Arms Against Fury: Magnum Photographers in Afghanistan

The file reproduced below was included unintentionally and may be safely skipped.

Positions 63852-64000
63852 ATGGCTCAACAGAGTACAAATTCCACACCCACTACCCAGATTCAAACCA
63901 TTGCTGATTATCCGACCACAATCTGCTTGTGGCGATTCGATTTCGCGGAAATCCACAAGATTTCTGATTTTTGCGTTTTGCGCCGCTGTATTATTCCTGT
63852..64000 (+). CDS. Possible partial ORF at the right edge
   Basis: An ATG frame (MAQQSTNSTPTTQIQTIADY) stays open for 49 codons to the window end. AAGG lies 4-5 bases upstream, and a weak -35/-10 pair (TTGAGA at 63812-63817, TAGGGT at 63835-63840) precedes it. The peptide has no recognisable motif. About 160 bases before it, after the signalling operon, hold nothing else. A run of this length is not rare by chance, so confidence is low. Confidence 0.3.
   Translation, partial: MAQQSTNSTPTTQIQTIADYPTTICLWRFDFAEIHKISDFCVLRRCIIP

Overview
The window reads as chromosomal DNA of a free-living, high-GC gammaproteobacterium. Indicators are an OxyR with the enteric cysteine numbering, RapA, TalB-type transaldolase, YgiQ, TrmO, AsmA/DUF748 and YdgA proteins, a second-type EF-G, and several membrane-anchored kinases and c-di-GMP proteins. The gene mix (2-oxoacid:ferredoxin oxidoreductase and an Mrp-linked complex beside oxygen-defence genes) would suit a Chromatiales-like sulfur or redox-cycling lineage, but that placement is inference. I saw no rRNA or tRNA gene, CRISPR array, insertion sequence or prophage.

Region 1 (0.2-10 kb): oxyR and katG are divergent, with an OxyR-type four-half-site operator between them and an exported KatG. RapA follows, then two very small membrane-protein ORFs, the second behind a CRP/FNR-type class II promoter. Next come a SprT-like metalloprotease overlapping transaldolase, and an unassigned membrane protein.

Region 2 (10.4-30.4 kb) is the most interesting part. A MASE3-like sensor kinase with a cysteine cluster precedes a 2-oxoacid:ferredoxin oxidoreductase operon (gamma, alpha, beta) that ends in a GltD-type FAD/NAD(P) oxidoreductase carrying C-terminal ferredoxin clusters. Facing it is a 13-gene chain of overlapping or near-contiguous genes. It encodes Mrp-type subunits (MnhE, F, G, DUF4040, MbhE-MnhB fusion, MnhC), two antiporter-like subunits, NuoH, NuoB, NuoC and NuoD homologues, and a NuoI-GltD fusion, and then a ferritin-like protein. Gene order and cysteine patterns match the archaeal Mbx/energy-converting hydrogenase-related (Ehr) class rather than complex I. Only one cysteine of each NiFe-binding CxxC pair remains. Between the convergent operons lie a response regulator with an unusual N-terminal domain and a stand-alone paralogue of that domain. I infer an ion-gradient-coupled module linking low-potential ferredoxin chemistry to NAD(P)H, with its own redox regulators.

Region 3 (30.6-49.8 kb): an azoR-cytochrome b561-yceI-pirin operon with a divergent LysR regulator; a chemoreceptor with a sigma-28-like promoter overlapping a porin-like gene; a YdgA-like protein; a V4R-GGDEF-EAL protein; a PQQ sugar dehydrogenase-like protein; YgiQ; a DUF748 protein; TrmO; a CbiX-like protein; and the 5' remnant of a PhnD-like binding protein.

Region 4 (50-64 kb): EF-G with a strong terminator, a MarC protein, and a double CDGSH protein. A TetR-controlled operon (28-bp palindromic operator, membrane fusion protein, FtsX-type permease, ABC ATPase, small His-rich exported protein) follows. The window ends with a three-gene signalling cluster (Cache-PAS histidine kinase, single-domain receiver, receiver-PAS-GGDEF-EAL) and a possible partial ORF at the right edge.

"Arms Against Fury" investigates the dramatic struggles of the Afghan people through the lens of Magnum photographers, from co-founder George Rodger ... Show synopsis "Arms Against Fury" investigates the dramatic struggles of the Afghan people through the lens of Magnum photographers, from co-founder George Rodger's documentation of the country's role in World War II, through years of turmoil and ultimately to the overthrow of the Taliban in 2001. As early as the 1950s, Eve Arnold and Marc Riboud filed stories from a small kingdom struggling for statehood against the forces of under-development and an unfortunate geographical position in the Cold War. The arrival of Soviet-style communism in 1978 initiated a jihad that was covered first by Raymond Depardon and then by Steve McCurry, and later by photojournalist Abbas who also focused on the massive Red Army invasion and occupation. The victory against the Soviets also signalled the beginning of a civil war that began in 1992. Observed by Luc Delahaye, Chris Steele-Perkins, Abbas and McCurry, Afghan militias destroyed large swathes of Kabul. The Taliban militia subdued warring factions in 1996 and proclaimed an Islamic emirate. Steele-Perkins was one of the few journalists to report from Afghanistan during this period of theocratic tyranny. In the wake of of September 11th, the hated Taliban were finally shaken from power. Yet nothing seemed to remedy the miserable spectacle of a ruined country littered with ten million land mines and thousands of innocent victims of the hi-tech war on terror. As depicted by Abbas, Delahaye, Thomas Dworzak, Alex Majoli and Francesco Zizola, the future of Afghanistan remains uncertain. The volume contains additional photographs by Ian Berry, Elliott Erwitt, Stuart Franklin, Philip Jones Griffiths, Susan Meisellas and Wayne Miller, commentary by the photographers and illustrated essays.